LeBron James has that clutch gene.
Actually, strike that. Statistically, he is the most clutch player in the league.
Per ESPN.com, since LeBron entered the Association in 2003, he has the most game-tying/go-ahead field goals in the postseason's final 24 seconds of fourth quarter and overtime:
Magic never did it. Jordan never did it. Bird never did it. Not even Oscar or Wilt. Only LeBron.
Not too long ago, the discussion was about how LeBron wasn’t clutch. That no longer seems to be a discussion.
Since LeBron came into the league in 2003-04, nobody in the NBA has made more game-tying and go-ahead shots in the final 24 seconds of playoff games than LeBron, who is 7-of-16 on those shots. His 43.8 field goal percentage on those clutch shots ranks the best in the NBA since his rookie season among players with at least 10 attempts. The league average is 28.3 percent on those shots.
Oh how quickly the narrative changes.
Roughly a year ago, LeBron wasn't considered clutch. With the game on the line, he was unreliable; he was a coward.
Now he's a hero. Someone who you want to have the rock in their hands late in the game, more so than anyone else in the league.
It bears repeating: LeBron's seven "clutch" playoff field goals over the last 10 years are more than anyone. And he's hitting said shots at a higher clip (43.8 percent) than anyone who has attempted at least 10 since he entered the league. That includes Dirk Nowitzki, Kevin Durant and yes, even Kobe Bryant.
|Player||Clutch Playoff FGs since 2003-04|
Like I said, anyone.
LeBron's buzzer-beating layup versus the Indiana Pacers in Game 1 of the Eastern Conference Finals was his first game-winner in the final 10 seconds of a playoff game since 2009, when he beat the Orlando Magic at the buzzer in Game 2 of the Eastern Conference Finals.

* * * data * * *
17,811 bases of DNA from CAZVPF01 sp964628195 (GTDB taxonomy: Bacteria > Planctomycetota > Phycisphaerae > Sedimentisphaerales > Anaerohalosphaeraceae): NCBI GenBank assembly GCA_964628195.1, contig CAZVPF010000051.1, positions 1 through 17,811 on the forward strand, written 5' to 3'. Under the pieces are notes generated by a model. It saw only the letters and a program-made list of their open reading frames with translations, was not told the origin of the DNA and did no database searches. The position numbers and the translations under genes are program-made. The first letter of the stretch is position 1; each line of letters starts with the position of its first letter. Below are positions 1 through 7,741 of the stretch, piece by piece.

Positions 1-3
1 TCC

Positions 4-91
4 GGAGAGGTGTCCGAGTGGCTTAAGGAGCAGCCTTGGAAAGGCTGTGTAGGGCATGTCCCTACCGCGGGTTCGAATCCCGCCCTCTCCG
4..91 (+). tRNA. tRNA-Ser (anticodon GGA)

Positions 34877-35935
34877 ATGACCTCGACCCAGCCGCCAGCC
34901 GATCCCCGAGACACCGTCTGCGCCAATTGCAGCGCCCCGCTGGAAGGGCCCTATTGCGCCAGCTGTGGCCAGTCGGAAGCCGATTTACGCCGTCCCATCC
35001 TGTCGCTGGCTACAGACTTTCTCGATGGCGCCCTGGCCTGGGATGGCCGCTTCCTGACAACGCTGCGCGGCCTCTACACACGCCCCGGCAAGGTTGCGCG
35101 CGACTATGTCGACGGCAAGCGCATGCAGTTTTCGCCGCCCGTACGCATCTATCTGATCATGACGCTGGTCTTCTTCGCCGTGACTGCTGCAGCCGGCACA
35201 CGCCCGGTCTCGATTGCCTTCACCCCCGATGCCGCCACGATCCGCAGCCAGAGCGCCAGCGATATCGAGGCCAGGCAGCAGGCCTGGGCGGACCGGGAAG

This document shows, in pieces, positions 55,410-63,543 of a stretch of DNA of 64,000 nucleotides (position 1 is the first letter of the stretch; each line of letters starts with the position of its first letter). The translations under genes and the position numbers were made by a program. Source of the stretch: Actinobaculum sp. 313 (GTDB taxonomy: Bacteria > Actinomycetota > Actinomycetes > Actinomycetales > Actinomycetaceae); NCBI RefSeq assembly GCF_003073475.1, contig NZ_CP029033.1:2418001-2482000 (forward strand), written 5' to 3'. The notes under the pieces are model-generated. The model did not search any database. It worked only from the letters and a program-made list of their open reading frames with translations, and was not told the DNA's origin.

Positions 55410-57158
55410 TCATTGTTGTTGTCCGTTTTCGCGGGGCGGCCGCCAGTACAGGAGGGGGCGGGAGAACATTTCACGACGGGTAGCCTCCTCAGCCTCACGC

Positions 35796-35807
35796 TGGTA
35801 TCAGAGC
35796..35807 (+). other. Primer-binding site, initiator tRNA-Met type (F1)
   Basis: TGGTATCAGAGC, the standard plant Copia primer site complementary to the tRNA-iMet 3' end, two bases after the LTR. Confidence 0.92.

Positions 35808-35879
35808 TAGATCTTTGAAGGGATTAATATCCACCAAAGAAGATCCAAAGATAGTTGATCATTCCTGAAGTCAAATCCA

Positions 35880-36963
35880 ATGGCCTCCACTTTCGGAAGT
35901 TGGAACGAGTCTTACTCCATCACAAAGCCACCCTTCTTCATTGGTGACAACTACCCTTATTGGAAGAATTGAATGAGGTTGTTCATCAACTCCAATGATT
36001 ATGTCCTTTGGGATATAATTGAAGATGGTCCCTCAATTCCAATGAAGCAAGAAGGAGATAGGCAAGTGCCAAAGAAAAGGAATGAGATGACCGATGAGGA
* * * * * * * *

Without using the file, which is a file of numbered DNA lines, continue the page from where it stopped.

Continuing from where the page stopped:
But it's not just when he's hitting or taking these shots; it's how he's playing on the biggest of stages.
LeBron had a triple-double against the Pacers in Game 1 (30 points, 10 rebounds, 10 assists). Since 2006, a player has had a triple-double while also scoring at least 30 points four times. Per ESPN.com, all four of those feats belong to LeBron.
And it doesn't stop there.
According to the Elias Sports Bureau (via ESPN), LeBron and Ralph Sampson are the only two players in NBA history to register at least 30 points, 10 rebounds, 10 assists and three blocks in a playoff game.
Also according to Elias, LeBron's Game 1 triple-double was the ninth playoff triple-double of his career, tying him with Wilt Chamberlain for the fifth-most all time. Tops on that list are Magic Johnson (30), Jason Kidd (11), Rajon Rondo (10) and Larry Bird (10).
No one, however, has ever notched a triple-double and hit a buzzer-beating game-winner in the same playoff game—except LeBron.
LeBron is the first player in NBA postseason history with a triple-double and a buzzer-beater game winner in the same game.— J.E. Skeets (@jeskeets) May 23, 2013
Ten years into his career, it seems that we can finally put those anti-clutch arguments to bed. In fact, it seems they never should have be viable arguments at all. Not when he was with the Cleveland Cavaliers and not now that he's with the star-studded Miami Heat.
They were myths. Now they're debunked myths.
"I mean, I made a layup. It's not like I made something from half court," LeBron said of his game-winner against the Pacers (via Jeff Zillgitt of USA Today) "I made a layup. I've been doing that since I was 8 years old."
And he's been coming through when it matters most for the last decade.
*All stats in this article were compiled from Basketball-Reference and ESPN.com unless otherwise attributed.